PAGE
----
What we see in the graph above is that the average change is fairly stable across time. There is some variation in 2016 and 2017, and what appears to be a bit of an increase in the second half of 2017. Focusing on 2016 and 2017 gives us the following graph:

We can see in the more focused graph that there is some variation, for example an increase in the beginning of the year. There are also some more movement in the second half of 2017, and it appears that the changes during ACTRIAL are roughly where one would expect them to be.

We first compare the first two months of ACTRIAL as a whole against similar periods in prior years, both for the average daily average as well as average change across the whole set of articles. The overall trend is fairly stable across the dataset, so we use the same months of 2014–2016 as our comparison. In both cases, we find that there is a small but significant increase and similar values. The average change for ACTRIAL is 0.21, compared to 0.17 for the same months in 2014–2016. T-tests for both variants where statistically significant (across the whole dataset: t=-12.58, df=48078, p << 0.001; for daily averages: t=-9.55, df=156.33, p << 0.001).

We would also like to examine this using a forecasting model. There appears to have been increases in quality prior to ACTRIAL starting, which we would like to account for. Similarly as we have done for many other hypotheses, we switch from measuring the mean daily to measuring it on a bimonthly basis, as that mitigates some of the challenges of making single-day predictions. The bimonthly graph looks as follows:

Here we see a fair amount of stability in 2015, but more variation in 2016 and early 2017. Secondly, we again see an increase in July and August, prior to ACTRIAL starting. Continuing the analysis, we first inspect the stationarity and seasonality of the time series, finding that it is non-stationary but does not appear to have a strong seasonal component. Using R's `auto.arima`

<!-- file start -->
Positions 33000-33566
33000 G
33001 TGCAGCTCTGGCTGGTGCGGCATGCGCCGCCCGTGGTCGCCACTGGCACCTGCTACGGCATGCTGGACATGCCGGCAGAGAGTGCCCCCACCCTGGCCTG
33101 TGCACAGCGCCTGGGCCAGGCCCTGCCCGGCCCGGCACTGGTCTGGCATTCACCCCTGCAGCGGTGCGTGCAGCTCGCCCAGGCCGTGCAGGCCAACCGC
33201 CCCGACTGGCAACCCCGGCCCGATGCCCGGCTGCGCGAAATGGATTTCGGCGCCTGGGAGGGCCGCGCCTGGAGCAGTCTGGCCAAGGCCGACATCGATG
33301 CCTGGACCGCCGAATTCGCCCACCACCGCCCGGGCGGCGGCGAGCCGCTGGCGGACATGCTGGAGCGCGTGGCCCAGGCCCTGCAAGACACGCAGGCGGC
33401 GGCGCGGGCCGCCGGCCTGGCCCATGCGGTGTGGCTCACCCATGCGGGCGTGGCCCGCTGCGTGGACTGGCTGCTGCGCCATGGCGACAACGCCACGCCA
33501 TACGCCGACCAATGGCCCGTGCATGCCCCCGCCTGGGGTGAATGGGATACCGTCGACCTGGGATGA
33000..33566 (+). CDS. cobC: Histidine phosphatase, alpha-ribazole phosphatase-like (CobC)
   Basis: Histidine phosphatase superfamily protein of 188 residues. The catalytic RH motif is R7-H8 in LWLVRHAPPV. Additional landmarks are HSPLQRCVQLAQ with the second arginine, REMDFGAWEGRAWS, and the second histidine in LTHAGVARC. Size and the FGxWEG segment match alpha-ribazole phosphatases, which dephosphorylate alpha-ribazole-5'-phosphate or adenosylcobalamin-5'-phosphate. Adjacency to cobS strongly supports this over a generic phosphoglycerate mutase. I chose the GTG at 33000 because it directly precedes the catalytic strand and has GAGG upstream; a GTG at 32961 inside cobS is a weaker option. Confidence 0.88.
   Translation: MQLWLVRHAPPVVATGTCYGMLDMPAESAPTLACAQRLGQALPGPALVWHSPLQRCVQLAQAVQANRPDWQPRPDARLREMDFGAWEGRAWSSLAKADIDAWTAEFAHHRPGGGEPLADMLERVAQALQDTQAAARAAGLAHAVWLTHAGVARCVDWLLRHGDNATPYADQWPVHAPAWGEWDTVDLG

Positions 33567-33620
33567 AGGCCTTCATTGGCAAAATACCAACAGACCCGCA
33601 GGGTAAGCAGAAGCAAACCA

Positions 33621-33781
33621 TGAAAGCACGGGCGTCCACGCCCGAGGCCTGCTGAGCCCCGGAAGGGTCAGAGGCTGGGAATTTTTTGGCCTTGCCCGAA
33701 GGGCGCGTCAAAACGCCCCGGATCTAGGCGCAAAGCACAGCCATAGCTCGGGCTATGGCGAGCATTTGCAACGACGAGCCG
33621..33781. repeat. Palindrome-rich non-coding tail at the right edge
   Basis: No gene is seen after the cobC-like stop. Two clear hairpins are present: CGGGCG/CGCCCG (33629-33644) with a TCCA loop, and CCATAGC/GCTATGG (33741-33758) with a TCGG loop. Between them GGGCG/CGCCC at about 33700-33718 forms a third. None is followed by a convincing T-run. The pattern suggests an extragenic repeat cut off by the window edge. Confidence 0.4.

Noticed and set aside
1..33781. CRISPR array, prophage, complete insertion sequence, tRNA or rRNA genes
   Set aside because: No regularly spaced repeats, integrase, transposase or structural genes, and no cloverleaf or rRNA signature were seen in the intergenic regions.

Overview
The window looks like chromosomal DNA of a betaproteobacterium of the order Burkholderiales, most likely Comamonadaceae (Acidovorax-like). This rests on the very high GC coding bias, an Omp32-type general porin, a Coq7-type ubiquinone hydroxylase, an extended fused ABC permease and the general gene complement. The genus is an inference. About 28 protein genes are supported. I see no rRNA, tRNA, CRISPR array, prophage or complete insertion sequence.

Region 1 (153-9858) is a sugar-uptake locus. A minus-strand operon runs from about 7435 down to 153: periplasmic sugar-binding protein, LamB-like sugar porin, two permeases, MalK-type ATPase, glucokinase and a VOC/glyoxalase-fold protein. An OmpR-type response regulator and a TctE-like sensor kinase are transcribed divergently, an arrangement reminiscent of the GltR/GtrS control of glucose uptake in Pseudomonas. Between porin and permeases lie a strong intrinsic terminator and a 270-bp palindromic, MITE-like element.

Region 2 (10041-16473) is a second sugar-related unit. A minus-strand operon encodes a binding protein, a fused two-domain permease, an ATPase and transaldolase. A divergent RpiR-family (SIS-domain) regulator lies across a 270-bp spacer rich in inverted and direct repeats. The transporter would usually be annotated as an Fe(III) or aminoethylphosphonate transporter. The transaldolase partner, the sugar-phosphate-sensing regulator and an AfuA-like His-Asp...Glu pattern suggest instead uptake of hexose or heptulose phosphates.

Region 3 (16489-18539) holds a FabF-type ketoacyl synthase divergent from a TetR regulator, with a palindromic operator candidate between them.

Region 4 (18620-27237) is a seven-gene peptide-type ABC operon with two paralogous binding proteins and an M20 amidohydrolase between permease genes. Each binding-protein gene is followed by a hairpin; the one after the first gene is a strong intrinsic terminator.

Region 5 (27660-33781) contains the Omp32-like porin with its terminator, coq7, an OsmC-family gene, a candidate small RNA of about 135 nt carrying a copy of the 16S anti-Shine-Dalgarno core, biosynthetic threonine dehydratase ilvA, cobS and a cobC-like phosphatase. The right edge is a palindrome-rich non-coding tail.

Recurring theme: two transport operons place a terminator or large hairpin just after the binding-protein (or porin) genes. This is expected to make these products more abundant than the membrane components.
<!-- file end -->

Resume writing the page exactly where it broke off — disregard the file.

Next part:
function, we get a candidate ARIMA (0,1,3) model to use as a basis. We iteratively inspect other candidate models, both with and without a seasonal component, and find that an ARIMA(0,1,1) model provides similar performance with lower complexity. Applying Occam's razor, we choose the latter model. Using it to forecast the first two months of ACTRIAL gives the following result:

We can see that the change during ACTRIAL is within the 95% confidence interval. This result contradicts our previous analysis, which found a significant difference during ACTRIAL. As mentioned previously, the fluctuations prior to ACTRIAL starting should be taken into consideration, meaning that we give more weight to the results of the forecasting model. In other words, we do not see a clear indication that there is a significant change during ACTRIAL.

The way H21 is phrased, it states that articles do not improve in quality during the first 30 days. The analysis above reveals that articles that survive at least 30 days on average tend to see a small increase in quality, meaning that H21 is not supported. As we saw in the historic graph, this has been the case going back at least as far as July 1, 2014.